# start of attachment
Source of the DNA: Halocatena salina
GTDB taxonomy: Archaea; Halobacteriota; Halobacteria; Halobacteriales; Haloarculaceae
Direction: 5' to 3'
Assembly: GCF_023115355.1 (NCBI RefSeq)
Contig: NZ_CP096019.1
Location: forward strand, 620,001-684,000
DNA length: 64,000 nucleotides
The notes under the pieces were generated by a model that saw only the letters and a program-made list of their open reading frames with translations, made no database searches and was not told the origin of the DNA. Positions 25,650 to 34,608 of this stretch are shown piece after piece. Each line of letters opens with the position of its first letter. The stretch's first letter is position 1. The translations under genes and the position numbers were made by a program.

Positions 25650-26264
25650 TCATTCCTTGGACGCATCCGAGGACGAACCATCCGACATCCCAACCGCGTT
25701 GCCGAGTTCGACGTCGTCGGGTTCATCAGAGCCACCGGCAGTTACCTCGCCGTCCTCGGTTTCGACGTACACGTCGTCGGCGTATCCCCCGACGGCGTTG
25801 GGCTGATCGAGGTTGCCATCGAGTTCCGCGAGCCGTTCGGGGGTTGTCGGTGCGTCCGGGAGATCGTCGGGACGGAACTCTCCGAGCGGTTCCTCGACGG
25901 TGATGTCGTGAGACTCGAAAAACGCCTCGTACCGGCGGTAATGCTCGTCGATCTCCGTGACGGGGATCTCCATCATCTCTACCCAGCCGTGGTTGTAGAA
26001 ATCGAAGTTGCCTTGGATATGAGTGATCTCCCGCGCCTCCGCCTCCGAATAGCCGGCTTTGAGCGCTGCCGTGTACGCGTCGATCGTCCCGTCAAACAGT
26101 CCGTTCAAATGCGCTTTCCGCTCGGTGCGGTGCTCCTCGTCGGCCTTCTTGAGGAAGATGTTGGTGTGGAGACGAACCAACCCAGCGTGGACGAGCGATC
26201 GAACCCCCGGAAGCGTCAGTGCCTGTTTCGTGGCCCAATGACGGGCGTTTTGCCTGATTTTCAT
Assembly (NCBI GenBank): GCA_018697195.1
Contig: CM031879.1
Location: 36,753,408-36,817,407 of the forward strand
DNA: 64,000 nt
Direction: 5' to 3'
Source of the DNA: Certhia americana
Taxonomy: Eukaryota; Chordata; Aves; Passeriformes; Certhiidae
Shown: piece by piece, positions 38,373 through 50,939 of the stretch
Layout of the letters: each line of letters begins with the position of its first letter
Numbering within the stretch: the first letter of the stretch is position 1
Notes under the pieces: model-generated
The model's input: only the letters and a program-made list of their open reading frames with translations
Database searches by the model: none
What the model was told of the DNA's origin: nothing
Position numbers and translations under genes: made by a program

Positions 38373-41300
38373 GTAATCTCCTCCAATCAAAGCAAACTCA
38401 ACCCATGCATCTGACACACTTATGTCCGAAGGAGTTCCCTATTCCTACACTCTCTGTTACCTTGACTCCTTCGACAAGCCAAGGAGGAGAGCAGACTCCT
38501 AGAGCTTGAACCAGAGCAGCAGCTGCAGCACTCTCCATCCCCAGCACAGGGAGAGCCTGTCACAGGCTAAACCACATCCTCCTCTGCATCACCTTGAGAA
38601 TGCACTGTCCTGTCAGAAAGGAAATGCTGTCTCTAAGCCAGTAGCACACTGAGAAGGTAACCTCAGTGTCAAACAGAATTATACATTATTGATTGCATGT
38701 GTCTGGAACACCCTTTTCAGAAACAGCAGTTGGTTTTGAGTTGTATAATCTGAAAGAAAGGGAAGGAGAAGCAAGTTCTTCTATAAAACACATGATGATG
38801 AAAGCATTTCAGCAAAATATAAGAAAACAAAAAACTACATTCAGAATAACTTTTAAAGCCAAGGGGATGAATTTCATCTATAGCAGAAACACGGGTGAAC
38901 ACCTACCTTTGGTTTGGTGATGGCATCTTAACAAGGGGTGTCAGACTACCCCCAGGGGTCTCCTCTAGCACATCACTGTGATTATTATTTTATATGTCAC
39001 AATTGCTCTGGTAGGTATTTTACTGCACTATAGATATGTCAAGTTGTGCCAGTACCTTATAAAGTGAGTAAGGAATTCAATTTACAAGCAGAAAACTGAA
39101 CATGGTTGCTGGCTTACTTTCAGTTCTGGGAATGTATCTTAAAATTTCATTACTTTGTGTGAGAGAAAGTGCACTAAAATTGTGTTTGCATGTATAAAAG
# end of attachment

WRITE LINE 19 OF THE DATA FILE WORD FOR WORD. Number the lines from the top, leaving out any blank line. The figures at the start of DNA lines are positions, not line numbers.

Location: 36,753,408-36,817,407 of the forward strand